During the fall, pumpkin patches and hay rides are a must. There is also a farmstand with produce and other locally produced items. This farm is also working to create a Backer Brewery Project, where it will produce and sell small batch brews. You can visit the website for more information on when this will open.
There are so many great hiking locations in Mendham. Buttermilk Falls is a short hike that leads to a lovely waterfall that many swim in during the summer heat. The Patriot’s Path also has a few locations to hop on and explore, which is a great and mostly flat trail. There is also Schiff Nature Preserve, which has various trails among other events.
The kiddos will have a blast at this park in Mendham. There is a jungle gym that is in the shape of a farm (which is quite apropos for this area of New Jersey). There are also swings and other fun areas, including a baseball field. As you are driving on Route 24, there is a Yellow Volunteer Fire Station, and the park is located behind that.
Mendham is known to be a town without many chain restaurants and stores — but there are still a few cute boutiques and locally-owned stores to check out. The first is The Bees Knees, an adorable boutique that opened a few months ago. Here, customers can get great clothing pieces, as well as other items including jewelry and bee-themed skincare.
Just up the street is Mendham Gardens. The front area will have guests feeling like they are frolicking in a field of flowers. Stop by for a lovely plant during your time in town. Mendham also has Hole in the Wall Thrift Store (6 Hilltop Road), which has a great mix of name brands. Next to this is The Grand Bazaar, a great antique store with unique pieces.
Mendham is in between two great towns to also consider visiting while in the area. Chester is known for its adorable main street and epic corn mazes during the fall. Morristown is a little metropolis in the area and has great shopping and dining options.
Become a local expert in no time.
Enter your email address to stay in-the-know. No spam, promise.
Residents addressed the committee, discussing environmental concerns about the future of the Backer Farm Brewery project. MENDHAM, NJ — The ongoing process aiming to convert a local preserved farm into a farm-based brewer has recently sparked a new round of conversation as members of the public spoke out in concern about potential environmental impacts.Backer Farm has been seeking permission to establish a brewery operation on their property, which currently has produce and livestock. The farm's plan was initially appro...
MENDHAM, NJ — The ongoing process aiming to convert a local preserved farm into a farm-based brewer has recently sparked a new round of conversation as members of the public spoke out in concern about potential environmental impacts.
Backer Farm has been seeking permission to establish a brewery operation on their property, which currently has produce and livestock. The farm's plan was initially approved by the Mendham Township Zoning Board of Adjustment last year with a 5-2 vote.
Local resident Melissa Rainis spoke before the township committee on Monday evening, requesting that the environmental committee weigh in on the environmental impacts and aspects of the application.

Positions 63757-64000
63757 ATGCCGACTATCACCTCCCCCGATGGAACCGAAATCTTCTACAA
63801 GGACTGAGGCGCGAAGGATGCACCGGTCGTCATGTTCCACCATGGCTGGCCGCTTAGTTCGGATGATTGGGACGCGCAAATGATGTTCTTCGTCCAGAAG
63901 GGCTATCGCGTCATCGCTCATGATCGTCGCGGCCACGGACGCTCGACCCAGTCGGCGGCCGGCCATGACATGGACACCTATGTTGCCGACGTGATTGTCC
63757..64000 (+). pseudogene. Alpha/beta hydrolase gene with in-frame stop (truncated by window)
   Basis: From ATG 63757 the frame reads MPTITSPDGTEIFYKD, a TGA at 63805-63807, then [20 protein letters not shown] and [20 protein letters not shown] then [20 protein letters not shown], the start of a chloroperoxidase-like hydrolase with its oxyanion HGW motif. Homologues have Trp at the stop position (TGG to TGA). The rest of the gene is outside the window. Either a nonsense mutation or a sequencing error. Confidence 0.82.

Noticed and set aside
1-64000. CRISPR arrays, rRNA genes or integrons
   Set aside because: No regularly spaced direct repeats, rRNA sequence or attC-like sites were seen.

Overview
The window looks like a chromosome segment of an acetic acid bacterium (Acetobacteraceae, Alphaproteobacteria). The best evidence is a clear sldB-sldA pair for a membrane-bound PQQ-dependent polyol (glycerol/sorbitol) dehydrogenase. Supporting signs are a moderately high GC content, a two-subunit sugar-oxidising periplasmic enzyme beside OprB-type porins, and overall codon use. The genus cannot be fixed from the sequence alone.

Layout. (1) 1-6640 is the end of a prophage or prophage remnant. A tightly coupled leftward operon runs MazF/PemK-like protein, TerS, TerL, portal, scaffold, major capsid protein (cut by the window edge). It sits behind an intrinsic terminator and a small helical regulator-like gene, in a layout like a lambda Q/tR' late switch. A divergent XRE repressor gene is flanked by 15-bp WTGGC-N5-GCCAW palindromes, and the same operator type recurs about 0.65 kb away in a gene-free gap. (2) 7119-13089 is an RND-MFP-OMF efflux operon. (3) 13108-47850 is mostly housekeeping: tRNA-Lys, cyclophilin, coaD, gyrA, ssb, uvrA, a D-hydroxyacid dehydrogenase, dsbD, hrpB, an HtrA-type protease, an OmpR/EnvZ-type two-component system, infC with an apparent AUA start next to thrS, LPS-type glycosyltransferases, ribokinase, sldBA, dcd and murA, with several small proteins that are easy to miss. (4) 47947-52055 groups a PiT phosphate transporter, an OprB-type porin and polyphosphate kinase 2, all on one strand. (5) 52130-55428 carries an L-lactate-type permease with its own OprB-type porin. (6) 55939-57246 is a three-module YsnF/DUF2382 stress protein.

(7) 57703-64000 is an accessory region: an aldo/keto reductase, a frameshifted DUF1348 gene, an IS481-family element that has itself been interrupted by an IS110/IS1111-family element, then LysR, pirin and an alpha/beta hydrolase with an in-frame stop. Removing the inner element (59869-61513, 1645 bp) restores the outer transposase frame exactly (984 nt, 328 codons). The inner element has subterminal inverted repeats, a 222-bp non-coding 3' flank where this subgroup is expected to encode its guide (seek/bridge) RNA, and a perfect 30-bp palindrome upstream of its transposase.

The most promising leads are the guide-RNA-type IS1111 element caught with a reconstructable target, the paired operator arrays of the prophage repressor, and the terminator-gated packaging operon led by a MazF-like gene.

"The township environmental committee has weighed in on Hillandale and recently Mendham Mushrooms and Irene’s Spring Tree Farms, all of which are much smaller projects and have less impact on the environment than this brewery project," Rainis said.
The Backer Farm brewery project is currently still on the docket for the Morris County Agriculture Development Board, although the official application has not yet been heard.
After months of waiting, the Morris County Agriculture Development Board scheduled a virtual hearing on the farm's proposal for a brewery and tasting room on Aug. 11, but it was canceled.
According to Katherine Coyle, Director of the Morris County Agriculture Development Board, the reason for the delay was that the Morris County Agriculture Development Board needed time to review additional information that was submitted.
"Yes, this project is not going before the town board, like the planning board, but the environment does not care who will be negatively impacting it. This will be on the land of our township, and we ask you to defend it and protect it as needed from this commercial development," Rainis said.
Following her remark, resident George Koenig expressed similar sentiments, stating that a project like the brewery would typically have to go through the Mendham Township Planning Board. Under that process, applicants would be required to hire a consultant who would oversee the entire project from an environmental and stormwater management standpoint, according to Koenig.
"That is not the case here because the jurisdiction has now moved to the agriculture board, but I believe that that base still needs to be tagged. I am fully in support of the request to have the environmental committee be designated for a review," Koenig said.
To view Backer Farm’s application on the county’s website, click here and here for the County Agriculture Development Board meeting agendas and schedule.
Get more local news delivered straight to your inbox. Sign up for free Patch newsletters and alerts.